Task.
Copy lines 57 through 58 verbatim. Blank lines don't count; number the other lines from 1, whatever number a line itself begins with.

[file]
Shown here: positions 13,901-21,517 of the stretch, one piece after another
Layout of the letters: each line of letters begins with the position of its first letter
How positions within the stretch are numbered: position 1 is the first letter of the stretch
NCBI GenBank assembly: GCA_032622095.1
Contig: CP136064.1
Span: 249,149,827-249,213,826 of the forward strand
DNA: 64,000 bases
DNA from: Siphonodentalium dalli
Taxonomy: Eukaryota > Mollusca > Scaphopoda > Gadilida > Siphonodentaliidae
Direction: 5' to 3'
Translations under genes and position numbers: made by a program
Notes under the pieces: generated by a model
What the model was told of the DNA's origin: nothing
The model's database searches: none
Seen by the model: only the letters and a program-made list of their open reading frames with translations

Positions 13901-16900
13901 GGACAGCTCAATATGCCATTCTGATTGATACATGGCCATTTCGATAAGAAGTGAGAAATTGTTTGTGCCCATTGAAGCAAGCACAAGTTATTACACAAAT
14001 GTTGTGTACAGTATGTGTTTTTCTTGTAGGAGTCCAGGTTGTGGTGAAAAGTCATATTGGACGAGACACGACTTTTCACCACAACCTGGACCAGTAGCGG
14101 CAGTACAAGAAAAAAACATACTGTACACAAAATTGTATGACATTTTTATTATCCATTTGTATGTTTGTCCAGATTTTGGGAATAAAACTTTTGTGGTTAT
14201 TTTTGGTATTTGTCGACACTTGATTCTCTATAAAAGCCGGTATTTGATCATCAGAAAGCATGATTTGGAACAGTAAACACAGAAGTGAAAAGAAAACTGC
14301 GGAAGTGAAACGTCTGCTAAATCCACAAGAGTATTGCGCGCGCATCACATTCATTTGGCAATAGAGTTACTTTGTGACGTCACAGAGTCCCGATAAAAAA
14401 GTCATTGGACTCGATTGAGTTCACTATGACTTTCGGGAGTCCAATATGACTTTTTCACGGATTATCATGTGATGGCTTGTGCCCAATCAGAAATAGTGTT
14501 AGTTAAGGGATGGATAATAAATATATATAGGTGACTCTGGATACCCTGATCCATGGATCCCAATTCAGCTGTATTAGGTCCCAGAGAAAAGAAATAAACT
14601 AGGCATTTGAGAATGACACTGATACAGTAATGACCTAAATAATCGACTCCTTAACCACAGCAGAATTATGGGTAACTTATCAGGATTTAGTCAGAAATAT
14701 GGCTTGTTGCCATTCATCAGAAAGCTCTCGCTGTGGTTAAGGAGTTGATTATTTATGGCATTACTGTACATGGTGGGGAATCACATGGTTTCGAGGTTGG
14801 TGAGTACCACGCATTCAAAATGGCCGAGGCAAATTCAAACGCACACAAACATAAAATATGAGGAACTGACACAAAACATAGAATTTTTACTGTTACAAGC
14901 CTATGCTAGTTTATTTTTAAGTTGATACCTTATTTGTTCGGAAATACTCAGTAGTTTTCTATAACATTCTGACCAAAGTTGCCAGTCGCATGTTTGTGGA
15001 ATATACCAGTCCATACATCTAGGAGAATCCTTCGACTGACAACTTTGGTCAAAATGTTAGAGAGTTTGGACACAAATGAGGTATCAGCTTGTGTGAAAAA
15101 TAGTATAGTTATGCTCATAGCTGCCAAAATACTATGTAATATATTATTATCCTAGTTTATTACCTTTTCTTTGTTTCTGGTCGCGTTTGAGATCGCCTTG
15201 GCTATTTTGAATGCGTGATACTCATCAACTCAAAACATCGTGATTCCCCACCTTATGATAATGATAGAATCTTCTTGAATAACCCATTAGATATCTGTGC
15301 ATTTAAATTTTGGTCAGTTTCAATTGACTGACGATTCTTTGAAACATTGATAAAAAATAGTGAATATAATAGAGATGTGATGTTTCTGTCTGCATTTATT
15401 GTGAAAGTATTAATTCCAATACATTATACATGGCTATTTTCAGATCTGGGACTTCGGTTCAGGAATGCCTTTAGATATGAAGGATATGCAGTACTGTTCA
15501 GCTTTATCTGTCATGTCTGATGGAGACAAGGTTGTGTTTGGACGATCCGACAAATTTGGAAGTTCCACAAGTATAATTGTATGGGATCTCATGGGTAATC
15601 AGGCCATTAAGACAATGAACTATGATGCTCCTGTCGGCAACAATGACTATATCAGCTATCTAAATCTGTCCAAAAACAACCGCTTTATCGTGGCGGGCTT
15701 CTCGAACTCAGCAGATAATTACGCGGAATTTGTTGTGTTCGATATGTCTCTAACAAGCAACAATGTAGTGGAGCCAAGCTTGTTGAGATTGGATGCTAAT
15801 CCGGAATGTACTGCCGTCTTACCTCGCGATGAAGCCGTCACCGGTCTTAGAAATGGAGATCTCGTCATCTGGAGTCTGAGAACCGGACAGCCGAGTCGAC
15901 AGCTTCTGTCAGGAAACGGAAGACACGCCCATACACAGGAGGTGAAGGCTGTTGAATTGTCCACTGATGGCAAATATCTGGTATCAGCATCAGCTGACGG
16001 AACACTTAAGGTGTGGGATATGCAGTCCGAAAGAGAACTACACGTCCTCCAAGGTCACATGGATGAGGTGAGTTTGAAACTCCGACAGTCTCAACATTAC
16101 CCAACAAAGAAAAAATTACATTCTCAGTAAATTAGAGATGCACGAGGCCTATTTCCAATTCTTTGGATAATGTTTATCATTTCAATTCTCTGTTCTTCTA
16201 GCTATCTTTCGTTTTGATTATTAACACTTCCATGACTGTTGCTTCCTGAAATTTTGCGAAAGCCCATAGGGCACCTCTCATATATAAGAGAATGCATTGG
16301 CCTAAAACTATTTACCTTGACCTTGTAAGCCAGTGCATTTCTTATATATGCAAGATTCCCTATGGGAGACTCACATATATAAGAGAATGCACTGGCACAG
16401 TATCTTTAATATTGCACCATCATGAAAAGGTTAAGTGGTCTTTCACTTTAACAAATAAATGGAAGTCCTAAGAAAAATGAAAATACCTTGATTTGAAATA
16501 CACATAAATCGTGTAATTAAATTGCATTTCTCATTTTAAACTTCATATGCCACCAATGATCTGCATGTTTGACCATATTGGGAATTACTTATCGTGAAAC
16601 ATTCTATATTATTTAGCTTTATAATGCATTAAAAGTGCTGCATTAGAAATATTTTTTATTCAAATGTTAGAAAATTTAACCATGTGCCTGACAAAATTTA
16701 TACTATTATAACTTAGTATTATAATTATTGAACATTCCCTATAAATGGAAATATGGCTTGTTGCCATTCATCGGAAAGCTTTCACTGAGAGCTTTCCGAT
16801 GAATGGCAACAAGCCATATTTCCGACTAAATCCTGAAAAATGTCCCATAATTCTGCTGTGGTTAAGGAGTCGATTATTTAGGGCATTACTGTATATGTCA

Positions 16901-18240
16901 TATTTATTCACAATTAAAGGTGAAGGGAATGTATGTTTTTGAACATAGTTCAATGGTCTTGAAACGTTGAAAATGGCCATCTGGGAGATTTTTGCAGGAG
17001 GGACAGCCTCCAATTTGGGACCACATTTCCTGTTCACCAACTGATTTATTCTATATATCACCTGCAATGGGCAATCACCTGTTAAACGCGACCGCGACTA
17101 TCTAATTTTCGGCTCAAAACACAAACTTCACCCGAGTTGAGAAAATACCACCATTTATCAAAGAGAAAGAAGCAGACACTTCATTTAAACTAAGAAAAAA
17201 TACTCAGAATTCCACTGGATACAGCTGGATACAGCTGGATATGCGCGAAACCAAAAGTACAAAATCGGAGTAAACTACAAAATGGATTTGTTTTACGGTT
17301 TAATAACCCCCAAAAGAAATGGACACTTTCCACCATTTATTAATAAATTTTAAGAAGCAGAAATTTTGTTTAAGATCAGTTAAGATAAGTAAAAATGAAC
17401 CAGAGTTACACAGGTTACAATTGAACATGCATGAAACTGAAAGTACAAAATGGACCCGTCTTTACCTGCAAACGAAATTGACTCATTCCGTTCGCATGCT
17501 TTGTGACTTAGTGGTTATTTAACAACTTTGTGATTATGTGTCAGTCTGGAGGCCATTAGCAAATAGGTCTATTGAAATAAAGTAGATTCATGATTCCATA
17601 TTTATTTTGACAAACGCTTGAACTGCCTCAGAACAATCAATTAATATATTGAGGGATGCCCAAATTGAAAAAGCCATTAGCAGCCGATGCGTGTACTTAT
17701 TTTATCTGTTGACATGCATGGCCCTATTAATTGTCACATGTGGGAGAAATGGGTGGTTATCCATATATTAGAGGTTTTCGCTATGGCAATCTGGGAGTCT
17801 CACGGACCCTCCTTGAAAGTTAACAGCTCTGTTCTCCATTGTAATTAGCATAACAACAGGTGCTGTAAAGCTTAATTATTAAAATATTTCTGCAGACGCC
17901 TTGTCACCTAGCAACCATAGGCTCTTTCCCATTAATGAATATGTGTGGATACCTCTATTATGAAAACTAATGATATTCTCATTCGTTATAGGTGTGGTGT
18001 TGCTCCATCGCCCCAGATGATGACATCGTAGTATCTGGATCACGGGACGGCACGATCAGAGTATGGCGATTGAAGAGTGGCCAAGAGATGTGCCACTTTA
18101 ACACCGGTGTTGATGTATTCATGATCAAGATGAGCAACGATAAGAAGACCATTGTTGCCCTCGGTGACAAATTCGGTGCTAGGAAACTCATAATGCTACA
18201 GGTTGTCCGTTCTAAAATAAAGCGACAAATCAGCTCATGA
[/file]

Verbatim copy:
17801 CACGGACCCTCCTTGAAAGTTAACAGCTCTGTTCTCCATTGTAATTAGCATAACAACAGGTGCTGTAAAGCTTAATTATTAAAATATTTCTGCAGACGCC
17901 TTGTCACCTAGCAACCATAGGCTCTTTCCCATTAATGAATATGTGTGGATACCTCTATTATGAAAACTAATGATATTCTCATTCGTTATAGGTGTGGTGT